Trump endorses Dave McCormick for Senate in Pennsylvania

Former President Donald Trump on Saturday endorsed the Senate campaign of Republican Dave McCormick in Pennsylvania after initially being reluctant to endorse the former hedge fund executive who is challenging Democrat Bob Casey in a critical Senate battleground.

“I am officially giving my endorsement to David McCormick tonight. He’s a good a man. He wants to run a good ship. He’s a smart guy, who was a very successful guy. He’s given up a lot to do this,” Trump told supporters at a rally in Schnecksville, Pennsylvania, his last official campaign event before jury selection in his criminal hush money trial in New York begins Monday.

McCormick, who announced his campaign for Senate in September, is running unopposed in the April 23 Republican primary.

“I’ll tell you what: He’s the nominee of the Republican Party, David McCormick. Go out and vote for him because Casey doesn’t do a damn thing,” Trump said.

As CNN previously reported, people close to the former president said Trump’s resistance to weighing in early on the Senate race in Pennsylvania was not entirely surprising: Trump and McCormick have a fraught history, dating back to McCormick’s failed 2022 primary bid for the state’s other Senate seat against celebrity heart surgeon Mehmet Oz.

McCormick was not at Saturday’s rally. His campaign told CNN the candidate had a previously scheduled family event, a commitment he made long before Trump announced his planned rally.

McCormick thanked Trump for the endorsement in a social media post after the rally, saying, “Together we will deliver a big win for Pennsylvania and America in November.”

The former president has now endorsed all candidates backed by the National Republican Senatorial Committee in the major swing states, except Nevada. (And while he has not yet formally backed a candidate in the Senate race in Nevada, he posted on social media Friday that Republican hopeful Sam Brown and the former president himself were the “Clear Choices of Nevada’s Republican Voters and Donors.”)

Swing state success

Trump’s visit to Pennsylvania on Saturday comes as his team looks to replicate his stunning 2016 victory in the Keystone State on his way to winning the White House. The result, combined with his wins in Michigan and Wisconsin, created a seismic crack in the so-called blue wall of states Democrats had relied on in every election going back to 1992.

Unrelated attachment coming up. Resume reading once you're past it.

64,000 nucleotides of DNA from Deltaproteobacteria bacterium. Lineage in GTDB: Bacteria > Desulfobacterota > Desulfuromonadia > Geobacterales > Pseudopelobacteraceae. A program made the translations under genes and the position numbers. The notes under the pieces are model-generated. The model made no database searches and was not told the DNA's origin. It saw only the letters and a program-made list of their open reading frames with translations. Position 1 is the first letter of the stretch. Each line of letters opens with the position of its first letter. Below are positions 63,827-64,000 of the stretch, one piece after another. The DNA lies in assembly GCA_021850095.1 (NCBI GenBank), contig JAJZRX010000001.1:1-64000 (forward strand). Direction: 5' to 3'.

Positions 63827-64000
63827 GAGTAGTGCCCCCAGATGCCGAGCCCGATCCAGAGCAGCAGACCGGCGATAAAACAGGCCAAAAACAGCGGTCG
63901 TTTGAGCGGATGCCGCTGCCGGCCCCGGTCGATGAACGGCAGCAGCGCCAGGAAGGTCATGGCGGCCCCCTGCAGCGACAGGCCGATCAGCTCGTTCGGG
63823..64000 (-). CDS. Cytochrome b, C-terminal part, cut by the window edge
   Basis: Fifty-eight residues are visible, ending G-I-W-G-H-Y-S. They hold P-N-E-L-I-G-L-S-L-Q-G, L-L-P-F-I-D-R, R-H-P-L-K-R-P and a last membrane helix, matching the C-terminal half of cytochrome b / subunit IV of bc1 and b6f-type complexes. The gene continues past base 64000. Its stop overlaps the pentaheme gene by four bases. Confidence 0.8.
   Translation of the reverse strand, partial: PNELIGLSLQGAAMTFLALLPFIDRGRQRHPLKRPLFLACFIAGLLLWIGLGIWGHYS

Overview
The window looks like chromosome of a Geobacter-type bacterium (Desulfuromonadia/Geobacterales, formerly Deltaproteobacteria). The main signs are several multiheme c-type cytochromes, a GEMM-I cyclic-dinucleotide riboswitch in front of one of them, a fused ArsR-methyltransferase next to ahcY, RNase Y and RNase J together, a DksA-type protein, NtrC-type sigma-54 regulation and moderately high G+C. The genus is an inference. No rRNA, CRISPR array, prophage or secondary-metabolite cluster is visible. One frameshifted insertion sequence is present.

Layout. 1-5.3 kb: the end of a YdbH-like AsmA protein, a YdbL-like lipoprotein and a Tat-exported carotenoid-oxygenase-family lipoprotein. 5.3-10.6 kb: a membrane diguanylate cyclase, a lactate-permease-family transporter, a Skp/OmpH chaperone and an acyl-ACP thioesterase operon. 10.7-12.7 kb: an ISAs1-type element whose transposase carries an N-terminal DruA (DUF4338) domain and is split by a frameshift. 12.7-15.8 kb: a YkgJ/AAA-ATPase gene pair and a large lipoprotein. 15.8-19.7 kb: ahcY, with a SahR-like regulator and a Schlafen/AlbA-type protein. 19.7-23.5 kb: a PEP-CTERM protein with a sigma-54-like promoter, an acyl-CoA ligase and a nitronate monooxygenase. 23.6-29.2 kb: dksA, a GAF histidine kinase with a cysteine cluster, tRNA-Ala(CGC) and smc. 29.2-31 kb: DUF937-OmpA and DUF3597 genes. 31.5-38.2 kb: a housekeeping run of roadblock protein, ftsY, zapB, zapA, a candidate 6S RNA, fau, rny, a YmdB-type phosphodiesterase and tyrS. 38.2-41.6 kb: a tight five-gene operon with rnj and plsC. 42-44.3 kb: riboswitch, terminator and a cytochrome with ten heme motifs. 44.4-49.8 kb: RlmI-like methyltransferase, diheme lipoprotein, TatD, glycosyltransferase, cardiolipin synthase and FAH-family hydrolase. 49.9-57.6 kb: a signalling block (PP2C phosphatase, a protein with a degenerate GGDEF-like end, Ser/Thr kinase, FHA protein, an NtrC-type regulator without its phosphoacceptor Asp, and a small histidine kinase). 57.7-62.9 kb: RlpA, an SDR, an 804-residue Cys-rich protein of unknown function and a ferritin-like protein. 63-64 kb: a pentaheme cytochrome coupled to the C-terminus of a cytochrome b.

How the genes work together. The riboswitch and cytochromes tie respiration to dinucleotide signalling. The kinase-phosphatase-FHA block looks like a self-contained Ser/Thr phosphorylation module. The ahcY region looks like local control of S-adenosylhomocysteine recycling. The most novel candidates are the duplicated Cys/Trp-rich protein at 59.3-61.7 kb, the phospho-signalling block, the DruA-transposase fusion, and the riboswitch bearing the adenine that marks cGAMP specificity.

Joe Biden flipped all three states in 2020. Trump and Biden remain locked in a close race for the presidency, with registered voters nationwide splitting 46% for Trump to 45% for Biden, according to a new poll from The New York Times and Siena College.

At the start of his rally Saturday, Trump acknowledged Iran’s launch of a wave of strikes toward Israel in retaliation for last week’s deadly Israeli strike on an Iranian embassy complex in Syria.

“God bless the people of Israel. They’re under attack right now. … That’s because we show great weakness,” Trump said. “It’s unbelievable, and it would not have happened if we were in office.”

Shortly after, shouts of “Genocide Joe” broke out among some rally attendees positioned behind Trump.

The former president stopped his speech to turn around and look at them, before saying, “They’re not wrong. They’re not wrong. He’s done everything wrong.”

The slogan “Genocide Joe” has been used in recent months by some Biden critics to denounce his handling of the Israel-Hamas war. It was unclear Saturday whether the Trump rallygoers were using the slogan to convey the same message.

Biden has faced fierce criticism and condemnation from pro-Palestinian activists – including protests and interruptions at public events in the past several months – over his response to the Gaza conflict.

Hush money trial

Saturday’s rally was Trump’s last scheduled campaign event before jury selection begins Monday in his New York hush money trial. Following the rally, Trump was expected to fly straight to New York City, where he will be prepared by members of his legal team on Sunday on court protocol and messaging, a source familiar with his plans told CNN.

Trump spent a lengthy amount of time Saturday railing against the case, but he told supporters he was “proud to do it for you.” He also claimed once again that the case represented election interference and had no merit.

“It’s a joke all over the world, but when I walk into that courtroom, I know I will have the love of 200 million Americans behind me,” Trump said. “And I will be fighting for the freedom of 325 million Americans.”

As his trial commences, the former president will have to juggle his time between the courtroom and the campaign trail at a crucial period for his general election bid. He is required to be present in court the entire time – every weekday, except Wednesday – with the schedule set by the court. Trump’s team is working around the limitations to keep him interacting with voters and donors.

His next scheduled campaign appearance after jury selection starts is on April 20, when he is expected to go to North Carolina for a campaign event and fundraiser.

This story has been updated with additional information.

CNN’s Kristen Holmes and Shania Shelton contributed to this report.

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